Whether you re spending> less in the recession or not, scaling back on your college-bound kid s next computer purchase may be a smart move.
Netbooks are becoming a more popular alternative to laptops and desktops, thanks to new technology that has put considerable computing power in the small, ultraportable devices. The devices are also economical: netbooks rarely top $400, and many basic models cost half that. "For 95% of users, a netbook is their next computer," says Alex L. Goldfayn, an independent technology analyst who hosts the nationally syndicated radio show "The Technology Tailor Minute," where he helps consumers find the right gadgets to fit their needs. "Everyone should be looking at them as an option."
Netbook sales are projected to reach 32.7 million units this year, nearly double the number sold in 2008, according to a July report from DisplaySearch.com, a consulting subsidiary of the market research firm NPD Group. DisplaySearch.com also predicts 2009 will be the first year that laptop sales will be flat compared with the previous year.
If your back-to-school shopping list includes a netbook, here are five points you need to know to score a good deal:
1) Know their limits
Netbooks are cheap, lightweight and powerful enough to satisfy a wide range of computer users, says Michael Carnell, the founder of Charleston, S.C., information technology firm Palmettobug Digital, which helps consumers select and set up technology. Who won t be a fan? Avid gamers, web designers and anyone looking for advanced editing of photos or video are unlikely to get what they need. Netbooks don t have the horsepower or the visual space for those tasks, he says. For those buyers, a laptop is the better choice.
2) Stick with big names
Netbooks are one of the few hot categories among broadly slumping electronics sales, which means many gadget manufacturers are racing to put out a model. Check expert and consumer reviews to find models from manufacturers with a reputation for quality products and good service should something go awry, says Andrew Eisner, director of content for Retrevo.com, an online electronics marketplace that offers user manuals and consumer reviews. His picks: established brands including HP, Asus and Toshiba.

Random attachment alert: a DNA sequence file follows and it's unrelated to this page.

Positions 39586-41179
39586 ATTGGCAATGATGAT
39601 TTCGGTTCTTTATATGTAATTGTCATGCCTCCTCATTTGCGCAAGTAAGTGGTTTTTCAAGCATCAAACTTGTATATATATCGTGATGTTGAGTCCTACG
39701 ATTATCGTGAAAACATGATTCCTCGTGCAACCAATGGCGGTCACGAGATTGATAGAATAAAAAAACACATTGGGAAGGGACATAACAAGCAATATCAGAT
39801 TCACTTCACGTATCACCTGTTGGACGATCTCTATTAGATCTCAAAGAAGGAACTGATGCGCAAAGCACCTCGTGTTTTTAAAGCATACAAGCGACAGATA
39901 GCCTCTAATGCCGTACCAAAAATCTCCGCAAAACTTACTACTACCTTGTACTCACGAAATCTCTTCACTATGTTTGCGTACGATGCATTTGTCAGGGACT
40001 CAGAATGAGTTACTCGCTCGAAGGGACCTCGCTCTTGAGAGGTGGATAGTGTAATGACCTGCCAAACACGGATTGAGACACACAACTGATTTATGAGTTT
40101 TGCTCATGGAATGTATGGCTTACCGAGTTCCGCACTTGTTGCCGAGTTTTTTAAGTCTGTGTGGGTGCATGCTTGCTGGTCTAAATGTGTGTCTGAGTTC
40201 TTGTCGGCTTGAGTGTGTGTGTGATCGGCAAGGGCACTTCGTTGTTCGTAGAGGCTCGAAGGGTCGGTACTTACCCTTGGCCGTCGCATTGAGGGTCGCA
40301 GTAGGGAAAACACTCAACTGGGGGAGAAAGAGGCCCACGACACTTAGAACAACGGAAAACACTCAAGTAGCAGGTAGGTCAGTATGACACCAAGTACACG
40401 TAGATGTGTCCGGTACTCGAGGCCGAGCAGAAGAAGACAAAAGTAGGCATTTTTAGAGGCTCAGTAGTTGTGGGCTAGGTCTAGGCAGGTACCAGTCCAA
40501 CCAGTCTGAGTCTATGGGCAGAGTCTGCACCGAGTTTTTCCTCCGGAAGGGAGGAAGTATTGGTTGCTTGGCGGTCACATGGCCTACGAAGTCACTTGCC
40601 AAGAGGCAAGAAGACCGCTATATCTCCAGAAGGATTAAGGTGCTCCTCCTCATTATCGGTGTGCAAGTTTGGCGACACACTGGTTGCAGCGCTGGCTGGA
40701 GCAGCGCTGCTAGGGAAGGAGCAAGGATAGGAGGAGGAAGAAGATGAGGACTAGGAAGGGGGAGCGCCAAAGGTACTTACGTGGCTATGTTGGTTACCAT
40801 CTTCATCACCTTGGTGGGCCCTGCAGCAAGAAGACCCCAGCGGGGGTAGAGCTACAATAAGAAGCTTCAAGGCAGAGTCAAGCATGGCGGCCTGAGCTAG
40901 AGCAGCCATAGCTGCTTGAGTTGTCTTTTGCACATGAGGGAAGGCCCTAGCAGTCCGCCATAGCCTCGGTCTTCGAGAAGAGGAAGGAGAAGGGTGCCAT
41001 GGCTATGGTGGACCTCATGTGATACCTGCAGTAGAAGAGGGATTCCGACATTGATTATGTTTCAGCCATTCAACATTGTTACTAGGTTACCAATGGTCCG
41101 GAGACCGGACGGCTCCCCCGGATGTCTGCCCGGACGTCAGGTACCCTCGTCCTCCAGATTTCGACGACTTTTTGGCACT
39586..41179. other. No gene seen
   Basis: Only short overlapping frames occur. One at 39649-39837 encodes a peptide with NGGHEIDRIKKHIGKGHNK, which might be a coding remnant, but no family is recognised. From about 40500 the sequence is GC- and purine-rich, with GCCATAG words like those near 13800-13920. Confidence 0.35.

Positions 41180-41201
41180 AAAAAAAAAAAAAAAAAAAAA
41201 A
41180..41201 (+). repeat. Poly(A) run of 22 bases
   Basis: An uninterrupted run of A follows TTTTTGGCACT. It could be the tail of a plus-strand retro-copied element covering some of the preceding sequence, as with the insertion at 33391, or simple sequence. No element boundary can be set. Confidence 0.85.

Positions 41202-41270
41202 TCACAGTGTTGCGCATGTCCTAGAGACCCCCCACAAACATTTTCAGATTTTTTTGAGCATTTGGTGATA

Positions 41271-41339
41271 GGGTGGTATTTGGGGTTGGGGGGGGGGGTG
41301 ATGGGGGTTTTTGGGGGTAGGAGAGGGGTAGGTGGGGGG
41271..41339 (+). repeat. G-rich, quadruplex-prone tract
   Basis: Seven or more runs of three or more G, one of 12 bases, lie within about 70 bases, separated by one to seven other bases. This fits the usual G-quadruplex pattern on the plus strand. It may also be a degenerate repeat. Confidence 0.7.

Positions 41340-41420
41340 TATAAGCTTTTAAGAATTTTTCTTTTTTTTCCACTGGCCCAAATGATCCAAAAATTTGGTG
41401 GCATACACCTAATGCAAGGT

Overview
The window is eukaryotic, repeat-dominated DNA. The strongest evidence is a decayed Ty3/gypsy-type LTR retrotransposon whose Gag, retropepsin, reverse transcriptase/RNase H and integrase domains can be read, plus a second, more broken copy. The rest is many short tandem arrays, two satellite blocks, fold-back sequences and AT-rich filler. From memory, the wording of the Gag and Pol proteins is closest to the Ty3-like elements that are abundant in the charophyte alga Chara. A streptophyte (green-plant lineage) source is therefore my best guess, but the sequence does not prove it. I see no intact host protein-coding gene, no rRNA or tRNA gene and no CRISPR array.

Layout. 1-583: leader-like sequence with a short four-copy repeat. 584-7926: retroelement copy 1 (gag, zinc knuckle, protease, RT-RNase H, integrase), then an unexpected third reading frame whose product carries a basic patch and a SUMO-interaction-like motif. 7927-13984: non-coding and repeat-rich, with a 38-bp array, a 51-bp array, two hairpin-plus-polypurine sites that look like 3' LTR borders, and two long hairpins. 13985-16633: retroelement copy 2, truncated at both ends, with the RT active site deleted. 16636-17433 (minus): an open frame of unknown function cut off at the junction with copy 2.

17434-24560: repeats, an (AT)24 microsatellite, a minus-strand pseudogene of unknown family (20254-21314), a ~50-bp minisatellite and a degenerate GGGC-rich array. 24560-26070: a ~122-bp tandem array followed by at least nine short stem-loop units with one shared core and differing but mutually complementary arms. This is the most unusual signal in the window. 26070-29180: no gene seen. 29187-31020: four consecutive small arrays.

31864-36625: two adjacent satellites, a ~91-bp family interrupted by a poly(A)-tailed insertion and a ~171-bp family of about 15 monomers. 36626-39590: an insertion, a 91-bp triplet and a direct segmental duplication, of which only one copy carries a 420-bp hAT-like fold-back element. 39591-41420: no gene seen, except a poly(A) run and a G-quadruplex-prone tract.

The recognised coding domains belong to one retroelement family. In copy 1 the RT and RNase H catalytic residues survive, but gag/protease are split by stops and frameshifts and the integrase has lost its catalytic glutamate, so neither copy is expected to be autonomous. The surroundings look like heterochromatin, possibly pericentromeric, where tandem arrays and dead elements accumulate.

3) Try before you buy
Never buy a netbook model you haven t tried first in person. There s a lot of variety among manufacturers, and one size does not fit all. You need to put your hands on the keyboard, says Goldfayn. (Some keyboards are so small that they re uncomfortable for many adults or so condensed that they re awkward for typists.) Some users may also have trouble adjusting to a screen on the smaller end of netbooks 6-to-12-inch range.
4) Avoid cellphone bundles
AT&T, Verizon, T-Mobile and Sprint all offer cheap netbooks when you sign up for a two-year data plan contract. For example, Verizon sells the HP Mini 1151NR for $200 ($80 less than comparable HP models at retail), plus a $40-per-month mobile broadband access plan. Although the offers can be tempting, steer clear, Eisner says. Wi-Fi is faster than 3G, and it s more prevalent in places you d be likely to use a netbook, such as homes, libraries, coffee shops and hotels. Wi-Fi is going to satisfy you most of the time, he says.
5) Hunt down sales
With so many consumers looking at netbooks, retailers are using them as loss leaders to pull shoppers into stores, says Dan de Grandpre, the founder of deal-tracking site DealNews.com. That means tons of sales on an already-affordable item. Target sells the 7-inch Asus Eee 8GB netbook for $230. That s $50 cheaper than its regular price tag. Sears is offering an extra 5% off Acer netbooks for consumers who pay with their store credit card.